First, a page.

"Yeah. He actually tried on Sunday, but he was cramping there in the second half. We had a couple guys with real issues with drying out, with the humidity on that field."

Is he a guy who, because of how long he's been here and what he's done, he doesn't have to prove anything to you right now?

"Ryan goes out every day at practice and every opportunity in the game and gives everything he's got. No doubt about it, whether it's special teams or offense. (Last week) he had seven snaps on offense — I wish it was 17, but we didn't quite get there. But you do want him to be able to prove time and time again his ability to play."

He only had three snaps at Dallas. Was there something to that?

"No. It was how the plan ended up. When we take Andy (Dalton) out of the game, we are trying to see the quarterbacks do different things. We aren't trying to just see him hand it off. We can see them do that in individual periods (at practice). That kind of changes what happens a lot. That's the juggling of this."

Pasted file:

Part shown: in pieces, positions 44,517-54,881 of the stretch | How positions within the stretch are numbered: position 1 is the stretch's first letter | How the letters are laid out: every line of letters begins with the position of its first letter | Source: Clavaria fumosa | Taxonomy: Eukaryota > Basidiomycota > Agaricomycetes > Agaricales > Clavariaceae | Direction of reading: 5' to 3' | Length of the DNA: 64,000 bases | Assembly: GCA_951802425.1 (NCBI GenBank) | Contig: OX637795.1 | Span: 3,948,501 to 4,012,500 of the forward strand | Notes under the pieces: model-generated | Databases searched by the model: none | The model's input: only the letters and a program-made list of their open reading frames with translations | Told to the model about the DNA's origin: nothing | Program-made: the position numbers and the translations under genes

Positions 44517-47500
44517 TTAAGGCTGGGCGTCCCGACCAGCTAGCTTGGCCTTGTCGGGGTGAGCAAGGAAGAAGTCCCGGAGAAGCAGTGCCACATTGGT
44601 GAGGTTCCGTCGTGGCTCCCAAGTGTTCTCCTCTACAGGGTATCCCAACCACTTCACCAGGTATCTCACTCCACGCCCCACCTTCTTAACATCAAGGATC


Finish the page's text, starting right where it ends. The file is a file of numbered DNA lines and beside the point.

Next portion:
Is Hewitt a guy you would want to see play on Thursday night?

"I can't tell you (laughs). Everybody will be suited up."

You guys have had a few success stories in developing your practice squad players. Most people write off who gets onto the practice squad, but it seems important here. Would you agree?

"As I tell them when we start the process, look to their left and right. Who is going to be left in here with you? But if they look at it, five months ago in college, if they showed up for class (laughs), they are better off than most of those (classmates). A practice squad opportunity is a chance to stay around an NFL team and prove you deserve an opportunity to be elevated (to the active roster) at some point. It's really important. It supplements the roster. It's a chance for guys to grow and mature. It's an opportunity that, if we have an injury, they are ready to go. And if not, they are a free agent and are able to go sign with another club."